چهارشنبه، فروردین ۲۸، ۱۳۹۲

The road ahead is a long one

چهار روز پیش کابل بودنم یک‌ساله شد. روز شنبه سیزده آپریل رسیدم و روز یک شنبه اولین روز کاری، طالبان اولین حمله‌ی spring offensive شان را عملی کردند. طوری به کابل حمله کردند که برای هجده ساعت مرکز شهر را در دست داشتند و من خیلی خوب یادم است که شب ساعت دو درگیری کابل از روی پشت بام خانه مان شبیه آتش بازی بود و تا صبح از صدای هلی‌کوپترها نتوانستم بخوابم. صبح دوشنبه ساعت هفت اس ام اس تیم امنیتی آمد که آخرین طالب هم کشته شد. منظورشان از آخرین، آخرین از تیم حمله بود که توی یک ساختمان نیمه کاره از ظهر یک‌شنبه تیراندازی می‌کردند به اطراف. 

نمی‌دانم چقدر یاد گرفته‌ام توی این یک‌سال،‌ اما مطمئنم خیلی زیاد. شاید باید دور باشم تا بتوانم خودم در افغانستان را از بالا ببینم، اما هنوز زود است برای رفتن و دور بودن. هر از چندگاهی بمب‌گذاری‌ها و VIP Movement زندگی‌ روزانه‌م را مختل کرده، آستانه‌ی تحمل‌م روز به روز پایین‌تر آمده و شاید ده تا نق دیگر، اما خوب آگاهم به این‌که زندگی روزانه‌ي من ارزشی ندارد وقتی یک کشور در جنگ است و این آن حس "این نیز بگذرد" را خیلی قوی می‌کند. ته‌ش هیچ چیز مهم نیست، چون  The road ahead is a long one

در راستای این‌که هچی چیز مهم نیست خواستم این‌مقاله‌ی خیلی خوب را هم‌خوان کنم:

COLLEGE PRESSURES -- William Zinsser

An Article from The Norton Reader, Norton-Simon Publishing, 1978 

Dear Carlos: I desperately need a dean's excuse for my chem midterm which will begin in about 1 hour. All I can say is that I totally blew it this week. I've fallen incredibly, inconceivably behind.
Carlos: Help! I'm anxious to hear from you. I'll be in my room and won't leave it until I hear from you. Tomorrow is the last day for .......
Carlos: I left town because I started bugging out again. I stayed up all night to finish a take-home make-up exam and am typing it to hand in on the 10th. It was due on the 5th. P.S. I'm going to the dentist. Pain is pretty bad.
Carlos: Probably by Friday I'll be able to get back to my studies. Right now I'm going to take a long walk. This whole thing has taken a lot out of me.
Carlos: I'm really up the proverbial creek. The problem is I really bombed the history final. Since I need that course for my major I ....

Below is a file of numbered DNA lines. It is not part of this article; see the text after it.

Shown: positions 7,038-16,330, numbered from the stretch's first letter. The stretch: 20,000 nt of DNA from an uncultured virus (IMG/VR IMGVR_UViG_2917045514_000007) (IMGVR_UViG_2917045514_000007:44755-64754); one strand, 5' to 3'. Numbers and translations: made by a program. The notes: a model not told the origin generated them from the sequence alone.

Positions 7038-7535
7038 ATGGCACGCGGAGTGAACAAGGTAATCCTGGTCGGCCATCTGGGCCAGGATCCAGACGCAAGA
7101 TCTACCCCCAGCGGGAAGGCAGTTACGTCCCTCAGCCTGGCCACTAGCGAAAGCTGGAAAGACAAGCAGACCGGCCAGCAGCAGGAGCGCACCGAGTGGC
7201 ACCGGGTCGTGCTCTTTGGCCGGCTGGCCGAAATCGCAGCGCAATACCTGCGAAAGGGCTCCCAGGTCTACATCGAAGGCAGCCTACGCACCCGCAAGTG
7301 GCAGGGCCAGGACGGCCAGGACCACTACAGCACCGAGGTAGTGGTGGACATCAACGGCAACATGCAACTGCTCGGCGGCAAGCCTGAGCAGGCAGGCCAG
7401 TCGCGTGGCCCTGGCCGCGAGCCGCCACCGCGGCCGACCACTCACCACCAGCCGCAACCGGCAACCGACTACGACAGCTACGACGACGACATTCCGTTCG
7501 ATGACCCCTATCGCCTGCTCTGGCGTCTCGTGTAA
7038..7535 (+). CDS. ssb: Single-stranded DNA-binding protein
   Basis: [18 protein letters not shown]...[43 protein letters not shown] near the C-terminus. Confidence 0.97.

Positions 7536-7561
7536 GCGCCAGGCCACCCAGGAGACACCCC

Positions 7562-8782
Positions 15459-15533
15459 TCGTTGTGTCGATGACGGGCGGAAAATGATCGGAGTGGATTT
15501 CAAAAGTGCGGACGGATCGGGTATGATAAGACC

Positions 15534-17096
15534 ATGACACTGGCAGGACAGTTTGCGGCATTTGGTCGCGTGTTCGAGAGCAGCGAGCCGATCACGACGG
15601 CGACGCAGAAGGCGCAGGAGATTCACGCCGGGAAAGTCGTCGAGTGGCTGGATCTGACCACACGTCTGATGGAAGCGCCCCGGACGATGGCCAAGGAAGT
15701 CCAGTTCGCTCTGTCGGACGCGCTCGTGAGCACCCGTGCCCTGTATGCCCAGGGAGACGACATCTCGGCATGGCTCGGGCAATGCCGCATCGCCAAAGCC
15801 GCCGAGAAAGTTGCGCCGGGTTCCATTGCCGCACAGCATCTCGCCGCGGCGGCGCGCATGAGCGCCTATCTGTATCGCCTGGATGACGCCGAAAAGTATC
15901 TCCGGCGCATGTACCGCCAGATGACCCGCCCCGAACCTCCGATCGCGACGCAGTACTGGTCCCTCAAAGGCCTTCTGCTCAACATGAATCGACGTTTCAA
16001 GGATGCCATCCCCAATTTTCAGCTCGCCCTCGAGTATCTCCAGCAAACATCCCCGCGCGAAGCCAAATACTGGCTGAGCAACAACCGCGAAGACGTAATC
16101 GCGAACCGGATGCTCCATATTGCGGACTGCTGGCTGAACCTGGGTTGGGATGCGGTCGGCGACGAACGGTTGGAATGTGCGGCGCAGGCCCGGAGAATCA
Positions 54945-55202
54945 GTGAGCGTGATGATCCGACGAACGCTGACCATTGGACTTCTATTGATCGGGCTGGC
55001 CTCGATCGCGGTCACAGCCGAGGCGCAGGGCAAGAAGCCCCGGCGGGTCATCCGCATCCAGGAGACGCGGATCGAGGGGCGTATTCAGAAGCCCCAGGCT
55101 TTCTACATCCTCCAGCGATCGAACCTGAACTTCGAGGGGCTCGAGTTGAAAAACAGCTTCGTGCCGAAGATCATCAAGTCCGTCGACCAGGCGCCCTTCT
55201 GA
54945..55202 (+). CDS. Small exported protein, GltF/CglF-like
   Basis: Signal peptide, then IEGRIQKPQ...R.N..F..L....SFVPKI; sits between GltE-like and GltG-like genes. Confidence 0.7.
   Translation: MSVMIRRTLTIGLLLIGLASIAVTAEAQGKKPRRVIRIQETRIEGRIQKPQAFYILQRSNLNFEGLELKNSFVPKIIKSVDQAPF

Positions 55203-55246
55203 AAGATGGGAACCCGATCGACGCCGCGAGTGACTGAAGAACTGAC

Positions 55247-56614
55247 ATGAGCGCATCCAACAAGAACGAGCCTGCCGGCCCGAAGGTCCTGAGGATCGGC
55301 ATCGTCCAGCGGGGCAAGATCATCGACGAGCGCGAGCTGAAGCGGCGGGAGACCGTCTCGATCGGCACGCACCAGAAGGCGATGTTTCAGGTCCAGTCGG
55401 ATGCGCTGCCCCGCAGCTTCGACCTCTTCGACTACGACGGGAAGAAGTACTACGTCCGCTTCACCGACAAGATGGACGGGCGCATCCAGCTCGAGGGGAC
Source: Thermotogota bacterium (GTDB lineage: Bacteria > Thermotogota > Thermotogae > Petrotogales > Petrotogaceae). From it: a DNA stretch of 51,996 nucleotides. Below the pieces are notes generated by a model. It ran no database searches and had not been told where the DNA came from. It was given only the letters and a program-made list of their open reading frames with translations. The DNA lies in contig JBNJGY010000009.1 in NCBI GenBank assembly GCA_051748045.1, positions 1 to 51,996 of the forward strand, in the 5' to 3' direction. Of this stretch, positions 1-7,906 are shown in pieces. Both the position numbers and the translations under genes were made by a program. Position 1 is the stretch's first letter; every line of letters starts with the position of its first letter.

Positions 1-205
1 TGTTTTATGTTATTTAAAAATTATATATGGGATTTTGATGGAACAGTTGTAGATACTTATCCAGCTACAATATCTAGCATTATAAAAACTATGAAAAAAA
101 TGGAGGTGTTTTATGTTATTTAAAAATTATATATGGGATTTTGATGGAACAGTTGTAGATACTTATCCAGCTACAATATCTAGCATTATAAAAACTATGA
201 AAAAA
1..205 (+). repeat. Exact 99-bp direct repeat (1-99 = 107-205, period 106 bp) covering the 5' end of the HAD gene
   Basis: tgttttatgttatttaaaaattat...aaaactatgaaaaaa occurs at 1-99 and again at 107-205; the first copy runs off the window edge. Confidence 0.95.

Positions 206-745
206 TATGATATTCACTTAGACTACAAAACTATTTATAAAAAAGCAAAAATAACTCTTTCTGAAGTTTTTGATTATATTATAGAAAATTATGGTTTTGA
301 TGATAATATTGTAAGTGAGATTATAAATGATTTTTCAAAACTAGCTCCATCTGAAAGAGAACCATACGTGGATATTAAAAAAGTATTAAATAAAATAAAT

Carlos: Here follows a tale of woe. I went home this weekend, had to help my Mom, and caught a fever so didn't have much time to study. My professor .....
Carlos: Aargh!! Trouble. Nothing original but everything's piling up at once. To be brief, my job interview .....
Hey Carlos, good news! I've got mononucleosis.
Who are these wretched supplicants, scribbling notes so laden with anxiety, seeking such miracles of postponement and balm? They are men and women who belong to Branford College, one of the twelve residential colleges at Yale University, and the messages are just a few of the hundreds that they left for their dean, Carlos Hortas -- often slipped under his door at 4 a.m. -- last year.

But students like the ones who wrote those notes can also be found on campuses from coast to coast -- especially in New England, and at many other private colleges across the country that have high academic standards and highly motivated students. Nobody could doubt that the notes are real. In their urgency and their gallows humor they are authentic voices of a generation that is panicky to succeed.

My own connection with the message writers is that I am master of Branford College. I live in its Gothic quadrangle and know the students well. (We have 485 of them.) I am privy to their hopes and fears -- and also to their stereo music and their piercing cries in the dead of night ("Does anybody ca-a-are?"). If they went to Carlos to ask how to get through tomorrow, they come to me to ask how to get through the rest of their lives.

Mainly I try to remind them that the road ahead is a long one and that it will have more unexpected turns than they think. There will be plenty of time to change jobs, change careers, change whole attitudes and approaches. They don't want to hear such liberating news. They want a map -- right now -- that they can follow unswervingly to career security, financial security, social security and, presumably, a prepaid grave.
What I wish for all students is some release from the clammy grip of the future. I wish them a chance to savor each segment of their education as an experience in itself and not as a grim preparation for the next step. I wish them the right to experiment, to trip and fall, to learn that defeat is as instructive as victory and is not the end of the world.

My wish, of course, is naive. One of the few rights that America does not proclaim is the right to fail. Achievement is the national god, venerated in our media -- the million dollar athlete, the wealthy executive -- and the glorified in our praise of possessions. In the presence of such a potent state religion, the young are growing up old.

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